North Africa, West Asia

Extreme measures: invoking moral order in Turkey

While our fingers point at cohabitation and house sharing, and our minds are troubled by the imposition of a particular lifestyle, we tend to overlook a larger project of social restructuring.

Oguz Alyanak Funda Ustek
13 November 2013

What happens when unmarried individuals, in our case, young men and women attending university in Turkey, share apartments thanks to a lack of alternatives, as in affordable, single-occupancy spaces? Nothing of public concern, one could say. It happens all around the world, others would add. Unless, of course, the choices and private affairs of these individuals become a matter of public moral order and begin to be regarded as the cause of Turkey’s social ills.

The debate over house sharing and cohabitation in Turkey is about the government’s attitude towards reordering social life - that is, it is about conservative values and Islam. However, equally, it is about a larger social reconstruction project that is under way and intended to contain the potential risks that an uncontrolled and unwanted development in a key institution, the family, may bring. 

The paternalist state and the limits of being protected

Housing policy constitutes an important part of policy-making for all governments, but as recent debates confirm, in Turkey, the government is more concerned with “who” lives “with whom” than the housing. Prime Minister Erdoğan has been gradually preparing the ground for the following "guarantee": that the private lives of citizens of Turkey come under the auspices of the Turkish state, and that the government has a responsibility to ensure that this is the case. On 3 November 2013, in his address to his deputies at an annual meeting closed to the public, the Turkish Prime Minister hinted at his ambition to take legal measures against unmarried male and female students sharing houses. He made the following statement:

“Nobody knows what takes places in those houses [where male and female students live together]. All kinds of dubious things may happen [in those houses]. ... Anything can happen. Then, parents cry out, saying, ‘Where is the state?' These steps are being taken in order to show that the state is there. As a conservative, democratic government, we need to intervene.”

Although the full extent of Erdoğan’s surveillance ambitions is yet to be defined, one thing is clear in his follow up on the issue: opposite sexes sharing housing is disapproved of. Not only does such house-sharing grate against the “conservative democrat” [muhafazakar demokrat] values of the Justice and Development Party (AKP), but it also contradicts the AKP’s strong stance on many other claims with regards to how social life needs to be ordered and governed in line with a conservative vision of public morality.

The following conversation took place between the Prime Minister and a journalist during a press conference en route to Finland. The excerpt reveals the kinds of boundaries that the Prime Minister draws on in conceptualizing social life.

Journalist: Sir, what power do the mayors have in supervising this [new regulation on house sharing/cohabitation]…

PM Erdoğan: They’ll be given the necessary authority after the new regulation.

Journalist: These are private houses right?

PM Erdoğan: Yes.

Journalist: People’s private houses?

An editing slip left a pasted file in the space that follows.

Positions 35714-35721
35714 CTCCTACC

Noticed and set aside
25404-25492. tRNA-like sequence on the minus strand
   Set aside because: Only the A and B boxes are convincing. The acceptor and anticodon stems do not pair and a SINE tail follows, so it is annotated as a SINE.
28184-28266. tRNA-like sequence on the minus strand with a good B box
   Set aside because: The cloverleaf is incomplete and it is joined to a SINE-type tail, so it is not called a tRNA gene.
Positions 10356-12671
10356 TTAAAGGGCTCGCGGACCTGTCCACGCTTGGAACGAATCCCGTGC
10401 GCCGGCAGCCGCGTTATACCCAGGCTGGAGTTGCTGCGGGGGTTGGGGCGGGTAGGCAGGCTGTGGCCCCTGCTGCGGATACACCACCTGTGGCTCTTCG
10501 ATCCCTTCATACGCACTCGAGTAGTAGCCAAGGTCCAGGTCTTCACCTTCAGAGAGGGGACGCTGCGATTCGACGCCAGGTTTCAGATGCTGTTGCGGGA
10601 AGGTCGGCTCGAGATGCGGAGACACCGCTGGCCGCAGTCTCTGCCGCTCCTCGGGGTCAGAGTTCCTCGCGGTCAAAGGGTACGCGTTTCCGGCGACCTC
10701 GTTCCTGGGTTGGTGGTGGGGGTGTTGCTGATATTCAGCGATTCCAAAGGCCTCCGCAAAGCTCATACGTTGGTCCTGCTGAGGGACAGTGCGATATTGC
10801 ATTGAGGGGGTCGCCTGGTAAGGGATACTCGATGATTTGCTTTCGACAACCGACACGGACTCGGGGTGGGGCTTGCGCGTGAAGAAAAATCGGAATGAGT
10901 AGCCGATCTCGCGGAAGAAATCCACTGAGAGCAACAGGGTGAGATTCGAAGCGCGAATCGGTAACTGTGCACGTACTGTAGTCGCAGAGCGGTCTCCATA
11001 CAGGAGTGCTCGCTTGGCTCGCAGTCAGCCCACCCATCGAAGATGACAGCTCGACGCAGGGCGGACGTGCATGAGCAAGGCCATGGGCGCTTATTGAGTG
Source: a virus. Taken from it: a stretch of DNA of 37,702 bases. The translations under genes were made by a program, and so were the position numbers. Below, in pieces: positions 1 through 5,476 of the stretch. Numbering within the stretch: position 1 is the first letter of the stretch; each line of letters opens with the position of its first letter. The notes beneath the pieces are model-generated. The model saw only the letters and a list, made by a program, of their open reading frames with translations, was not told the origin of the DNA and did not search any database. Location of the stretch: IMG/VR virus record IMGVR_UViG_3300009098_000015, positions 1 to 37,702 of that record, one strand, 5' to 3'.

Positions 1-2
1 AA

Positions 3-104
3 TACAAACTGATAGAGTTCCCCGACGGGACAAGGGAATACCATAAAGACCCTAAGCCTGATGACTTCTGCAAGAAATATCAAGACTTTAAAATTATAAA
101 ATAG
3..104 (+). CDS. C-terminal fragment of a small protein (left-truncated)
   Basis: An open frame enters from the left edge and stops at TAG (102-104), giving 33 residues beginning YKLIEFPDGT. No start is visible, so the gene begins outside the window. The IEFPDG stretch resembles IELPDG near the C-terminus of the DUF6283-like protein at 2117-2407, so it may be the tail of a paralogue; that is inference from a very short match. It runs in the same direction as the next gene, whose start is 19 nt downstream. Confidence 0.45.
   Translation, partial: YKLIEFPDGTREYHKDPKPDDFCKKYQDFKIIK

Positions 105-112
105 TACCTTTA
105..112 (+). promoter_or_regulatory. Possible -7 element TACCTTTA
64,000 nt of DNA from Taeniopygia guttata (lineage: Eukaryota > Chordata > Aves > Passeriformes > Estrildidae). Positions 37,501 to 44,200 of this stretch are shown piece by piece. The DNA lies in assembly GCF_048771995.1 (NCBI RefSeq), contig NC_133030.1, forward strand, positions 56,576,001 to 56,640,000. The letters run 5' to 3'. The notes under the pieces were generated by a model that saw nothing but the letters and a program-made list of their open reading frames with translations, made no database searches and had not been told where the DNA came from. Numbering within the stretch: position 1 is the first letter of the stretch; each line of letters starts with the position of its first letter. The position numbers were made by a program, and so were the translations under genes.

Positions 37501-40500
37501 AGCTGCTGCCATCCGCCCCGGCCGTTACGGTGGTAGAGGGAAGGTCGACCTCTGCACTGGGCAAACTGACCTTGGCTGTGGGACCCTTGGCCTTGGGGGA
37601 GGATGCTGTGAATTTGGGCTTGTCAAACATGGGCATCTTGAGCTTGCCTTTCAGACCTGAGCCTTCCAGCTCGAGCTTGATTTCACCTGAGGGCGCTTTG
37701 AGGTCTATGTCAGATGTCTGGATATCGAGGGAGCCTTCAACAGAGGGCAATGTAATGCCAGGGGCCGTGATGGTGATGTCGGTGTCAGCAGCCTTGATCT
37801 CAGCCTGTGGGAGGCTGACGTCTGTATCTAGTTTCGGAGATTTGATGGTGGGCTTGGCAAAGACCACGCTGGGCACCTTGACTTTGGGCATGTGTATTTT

PM Erdoğan: Yes… How appropriate is it for a young man and woman to stay in one’s private home?

Journalist: It depends on the person.

PM Erdoğan: Would you be fine with/would you tolerate your daughter or son undertaking such an act… When you’re a Mum one day, or maybe you already are, I do not know… if you find something like this appropriate for your daughter or son, well then good for you! [hayırlı olsun]

So the Prime Minister has assigned himself the sober task of ensuring that in these “houses”, citizens live “in accordance to” conservative (and one could argue, Islamic) values that the government holds dear. But cohabitation in Turkey is not a habitual practice. Nor is it widely accepted. And although the nature of the practice is in flux, only a small minority within Turkish society share housing. So, why all this debate, all of a sudden over the state of the living arrangements in Turkey? 

Is cohabitation the cause of all social ills?

Cohabitation was already a controversial issue. Cohabitation agreements do not exist in Turkey, meaning that there is no judicial or legal protection for couples living together outside of wedlock. However, the absence of cohabitation from the Family Law should not be taken as a mere tardiness in adapting to changing family dynamics in the country (and in the world), as it reflects instead both the government’s and public opposition to extra-marital relationships between men and women. Just last year, the Turkish Supreme Court ruled in a dispute over property between a cohabitating couple that cohabitation equals “prostitution”, and hence any properties shared by the couple are not legally valid, along with disputes over the dissolution of same properties. The court also emphasized that the couple was in an “immoral” relationship, as they had a child outside of wedlock. The court’s stigmatization of cohabitation is also widespread among the population. According to the 2006 Turkish Family Structure Survey, 70% of the respondents stated that they highly disapprove of couples living together outside of wedlock; a view enthusiastically shared especially by less-educated groups and the elderly. Cohabitation in Turkey is, in fact, extremely rare. Comparative OECD rates demonstrate that while on average 7% of the population in OECD countries live in cohabitation arrangements, the same rate is stated to be 0% for Turkey, or a negligible amount (Sweden, 20%, Germany, 6%, the UK, 2%, France, 11%).